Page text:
Trying to bootstrap his way out of Brooklyn's mean streets is Diamond, a rap musician. With his long-time pal Gage acting as his manager, he's trying to lay down a demo tape with cut-rate ... See full summary »
Martine offers Terry a lead on a foolproof bank hit on London's Baker Street. She targets a roomful of safe deposit boxes worth millions in cash and jewelry. But Terry and his crew don't realize the boxes also contain a treasure trove of dirty secrets - secrets that will thrust them into a deadly web of corruption and illicit scandal.
Stephen Campbell Moore
Disgraced ex-England captain (Danny 'Mean Machine' Meehan) is thrown in jail for assaulting two police officers. Whilst in jail, he doesn't recieve any favours because of his celebrity status in the outside world. He is out numbered and many prisoners constantly barrage him with insults for letting down his country in a crucial World Cup game. He keeps his head down and has the opportunity to forget everything and change the lives of the prisoners. These prisoners have the chance to put one over the evil guards. The prisoners are lead by Danny and the whole of the prison, guards aside, are behind them. Game on...... Written by
At the end of the movie the match commentators give the following speech: "Guards of Pentonville, guards of Wandsworth, Walton nick in Liverpool, policemen of Britain, traffic wardens and parole officers, wheel clampers, your boys have taken a hell of a beating today! A hell of a beating!" This speech is a direct reference to Norwegian sports commentator Bjørge Lillelien who made British headlines, when in 1981, Norway beat England during the 1982 World Cup qualifiers and he gave the following emotional response: "[In Norwegian] We are the best in the world! We are the best in the world! We have beaten England 2-1 at football! It is totally incredible! We have beaten England! England, home of giants: Looooord Nelson, Looooord Beaverbrook, Sir Winston Churchill, Anthony Eden, Clement Attlee, Henry Cooper, Lady Diana. We have beaten them all, we have beaten them all! [In English] Maggie Thatcher, can you hear me? [In Norwegian] Maggie Thatcher, I have a message to you during the election: We have beaten England out of the World Championship in football! Maggie Thatcher, as they say in your language in the boxing-bars around Madison Square Garden: [in English] Your boys took a hell of a beating! Your boys took a hell of a beating!" However, despite the loss, England continued on to qualify for the World Cup finals, while Norway did not. See more »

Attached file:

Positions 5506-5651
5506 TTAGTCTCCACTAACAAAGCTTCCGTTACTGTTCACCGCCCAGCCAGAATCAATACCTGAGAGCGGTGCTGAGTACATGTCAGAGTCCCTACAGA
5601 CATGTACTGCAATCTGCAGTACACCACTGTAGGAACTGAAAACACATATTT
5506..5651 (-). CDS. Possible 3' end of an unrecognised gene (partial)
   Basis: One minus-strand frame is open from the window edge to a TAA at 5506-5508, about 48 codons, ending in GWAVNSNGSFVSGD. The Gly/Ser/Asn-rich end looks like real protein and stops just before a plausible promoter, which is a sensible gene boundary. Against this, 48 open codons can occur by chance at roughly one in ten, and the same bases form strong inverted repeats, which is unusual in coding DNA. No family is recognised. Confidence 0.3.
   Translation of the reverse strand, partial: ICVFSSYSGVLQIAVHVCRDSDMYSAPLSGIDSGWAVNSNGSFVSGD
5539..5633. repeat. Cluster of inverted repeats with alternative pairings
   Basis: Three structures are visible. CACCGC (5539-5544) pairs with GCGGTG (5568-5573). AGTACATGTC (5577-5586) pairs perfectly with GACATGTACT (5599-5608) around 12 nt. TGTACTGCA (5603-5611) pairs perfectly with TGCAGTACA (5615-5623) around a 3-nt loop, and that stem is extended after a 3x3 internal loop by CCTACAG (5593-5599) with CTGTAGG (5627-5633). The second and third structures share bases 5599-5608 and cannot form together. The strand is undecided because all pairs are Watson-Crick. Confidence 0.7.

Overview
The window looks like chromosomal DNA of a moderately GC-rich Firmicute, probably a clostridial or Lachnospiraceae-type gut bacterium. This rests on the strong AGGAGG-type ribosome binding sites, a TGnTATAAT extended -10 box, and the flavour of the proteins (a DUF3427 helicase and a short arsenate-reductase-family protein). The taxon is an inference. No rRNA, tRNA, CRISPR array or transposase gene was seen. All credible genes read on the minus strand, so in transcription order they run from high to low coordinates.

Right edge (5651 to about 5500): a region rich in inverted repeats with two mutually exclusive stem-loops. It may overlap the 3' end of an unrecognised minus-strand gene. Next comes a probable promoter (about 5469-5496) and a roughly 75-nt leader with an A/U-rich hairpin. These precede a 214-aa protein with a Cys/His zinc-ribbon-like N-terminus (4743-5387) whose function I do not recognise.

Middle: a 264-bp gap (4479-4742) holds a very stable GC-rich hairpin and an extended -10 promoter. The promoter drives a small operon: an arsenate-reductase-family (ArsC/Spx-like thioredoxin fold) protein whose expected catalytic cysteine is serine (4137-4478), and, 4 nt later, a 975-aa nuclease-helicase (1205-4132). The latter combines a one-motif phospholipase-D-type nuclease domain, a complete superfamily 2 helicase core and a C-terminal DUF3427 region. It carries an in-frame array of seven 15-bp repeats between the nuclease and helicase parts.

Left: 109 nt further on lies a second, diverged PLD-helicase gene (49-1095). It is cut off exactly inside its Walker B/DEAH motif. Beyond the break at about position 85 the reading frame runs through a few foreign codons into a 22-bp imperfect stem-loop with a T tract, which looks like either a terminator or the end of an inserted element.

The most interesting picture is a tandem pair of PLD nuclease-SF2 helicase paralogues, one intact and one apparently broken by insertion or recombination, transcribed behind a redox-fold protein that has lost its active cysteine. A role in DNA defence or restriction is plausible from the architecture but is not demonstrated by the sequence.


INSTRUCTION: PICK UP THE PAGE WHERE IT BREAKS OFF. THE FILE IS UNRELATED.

After the fight in the canteen Danny was dragged away by the guards, seen wearing laceless shoes. But in solitary he is seen wearing sneakers with laces, something that would not be approved in such a place. See more »
Look at me. Sweet old man, huh? Bit bumbly, fill of jail-block wisdom. Cornerstone of the jail, put him with the foundations, right? Right. I didn't get to be the oldest con for breaking windows. Villains spend their lives shitting themselves that other criminals are going to see to them. So they get their retaliation in first, and twice as nasty. A bloke was coming after me, so I, uh... I went around to his digs and lobbed a grenade through the window. Left o'er after the war, you know, army ...
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Mean Machine is an English reworking of Robert Aldrich's 1974 beefcake Burt Reynolds starrer, The Longest Yard. Substituting Gridiron for Soccer, director Barry Skolnick, along with his roll call of British "faces", is only aiming for one market.
That of the footie worshipping clan that primarily resides within the United Kingdom.
Very much a long way from competing on the same playing field as Aldrich's superior movie, Mean Machine does have enough about it to make it an enjoyable viewing outside of the excellently constructed soccer match that fills out the last third of the piece. But with the film's reputation being far from good, the chance that many others feel the same as me are pretty remote. About as remote as Accrington Stanley winning the English premiere League one feels. The problem would seem to lay with the first hour, violence and humour thrust together does not always yield great rewards, and so it be with the wet behind the ears direction from Skolnick. Caught between a tough portrayal of British prison life and outright slapstick, it's an odd bedfellow that Skolnick can't quite get right. And with Guy Ritchie on the sidelines donning the "supervising producer" shirt, one can't help thinking that Ritchie would have made substantially more with the material to hand. But as "I" say, there's enough there for the discerning fan of blood and banter.
Led by the watchable Jones, the cast, outside of the miscast David Hemmings as the Governor, pull out the stops to entertain the terrace faithful. Danny Dyer haters will enjoy him getting knocked about as he plays simpleton Billy Limpet, while Jason Statham is a joy as Monk, a Jock that even the Jocks are afraid of. While also putting in scene stealing shifts of note are Jamie Sives, Vas Blackwood and Omid Djalili. It's no piece of work to rank in the higher echelons of British movies; or sports movies in general for that matter. But in spite of its soggy formula and over reliance on the template film its working from, it's very funny at times; and if you like soccer? Well the actual match is well worth the wait. 6.5/10
Footnote: The Longest Yard/Mean Machine was met with another re-imaging in 2005 with Adam Sandler as the disgraced lead protagonist. Proof positive that it's either a formula that many can't resist? Or that it's one that some feel still hasn't yet met its potential?
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